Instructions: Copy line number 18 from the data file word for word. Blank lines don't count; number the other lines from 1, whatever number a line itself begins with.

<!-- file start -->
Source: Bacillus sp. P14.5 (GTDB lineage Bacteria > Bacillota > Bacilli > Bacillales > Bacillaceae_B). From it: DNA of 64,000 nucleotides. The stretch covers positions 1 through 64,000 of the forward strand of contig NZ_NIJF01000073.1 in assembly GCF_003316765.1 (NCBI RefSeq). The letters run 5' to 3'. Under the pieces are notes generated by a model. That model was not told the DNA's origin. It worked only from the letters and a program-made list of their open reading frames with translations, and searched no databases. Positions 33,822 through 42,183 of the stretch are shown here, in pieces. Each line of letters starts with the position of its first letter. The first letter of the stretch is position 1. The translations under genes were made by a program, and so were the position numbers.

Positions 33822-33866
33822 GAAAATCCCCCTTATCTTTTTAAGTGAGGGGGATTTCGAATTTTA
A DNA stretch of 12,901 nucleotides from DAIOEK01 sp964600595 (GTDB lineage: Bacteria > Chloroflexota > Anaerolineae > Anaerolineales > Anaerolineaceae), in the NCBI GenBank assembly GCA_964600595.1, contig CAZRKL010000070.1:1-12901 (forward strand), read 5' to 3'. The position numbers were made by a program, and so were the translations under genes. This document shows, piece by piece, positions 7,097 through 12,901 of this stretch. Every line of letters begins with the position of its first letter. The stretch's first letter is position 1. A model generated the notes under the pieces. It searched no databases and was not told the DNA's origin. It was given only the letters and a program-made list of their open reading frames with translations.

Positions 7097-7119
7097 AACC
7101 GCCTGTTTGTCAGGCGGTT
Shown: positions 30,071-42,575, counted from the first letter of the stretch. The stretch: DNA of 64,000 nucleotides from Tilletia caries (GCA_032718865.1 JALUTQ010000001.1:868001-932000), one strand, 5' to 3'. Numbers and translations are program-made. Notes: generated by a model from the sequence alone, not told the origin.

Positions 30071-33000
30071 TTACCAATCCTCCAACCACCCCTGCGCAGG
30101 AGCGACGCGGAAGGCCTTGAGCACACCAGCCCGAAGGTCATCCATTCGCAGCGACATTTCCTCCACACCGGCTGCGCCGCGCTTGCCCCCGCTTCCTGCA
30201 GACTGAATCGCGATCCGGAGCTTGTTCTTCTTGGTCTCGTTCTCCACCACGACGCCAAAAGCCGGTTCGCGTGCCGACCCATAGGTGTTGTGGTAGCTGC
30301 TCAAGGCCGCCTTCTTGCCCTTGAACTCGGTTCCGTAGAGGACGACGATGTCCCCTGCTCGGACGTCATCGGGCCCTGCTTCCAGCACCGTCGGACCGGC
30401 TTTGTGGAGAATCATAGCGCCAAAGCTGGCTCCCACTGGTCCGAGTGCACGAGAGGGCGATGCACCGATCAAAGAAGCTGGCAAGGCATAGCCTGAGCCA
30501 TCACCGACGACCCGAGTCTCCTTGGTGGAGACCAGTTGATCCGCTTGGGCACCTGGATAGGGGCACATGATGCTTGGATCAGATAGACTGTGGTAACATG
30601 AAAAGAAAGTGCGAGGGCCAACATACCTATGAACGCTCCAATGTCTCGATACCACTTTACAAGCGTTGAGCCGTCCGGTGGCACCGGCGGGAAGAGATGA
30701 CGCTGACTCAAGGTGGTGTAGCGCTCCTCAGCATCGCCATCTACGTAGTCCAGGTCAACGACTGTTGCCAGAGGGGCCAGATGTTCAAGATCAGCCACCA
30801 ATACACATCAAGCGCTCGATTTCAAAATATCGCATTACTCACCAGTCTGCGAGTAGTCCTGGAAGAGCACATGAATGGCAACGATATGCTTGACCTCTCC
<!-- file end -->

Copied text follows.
30801 ATACACATCAAGCGCTCGATTTCAAAATATCGCATTACTCACCAGTCTGCGAGTAGTCCTGGAAGAGCACATGAATGGCAACGATATGCTTGACCTCTCC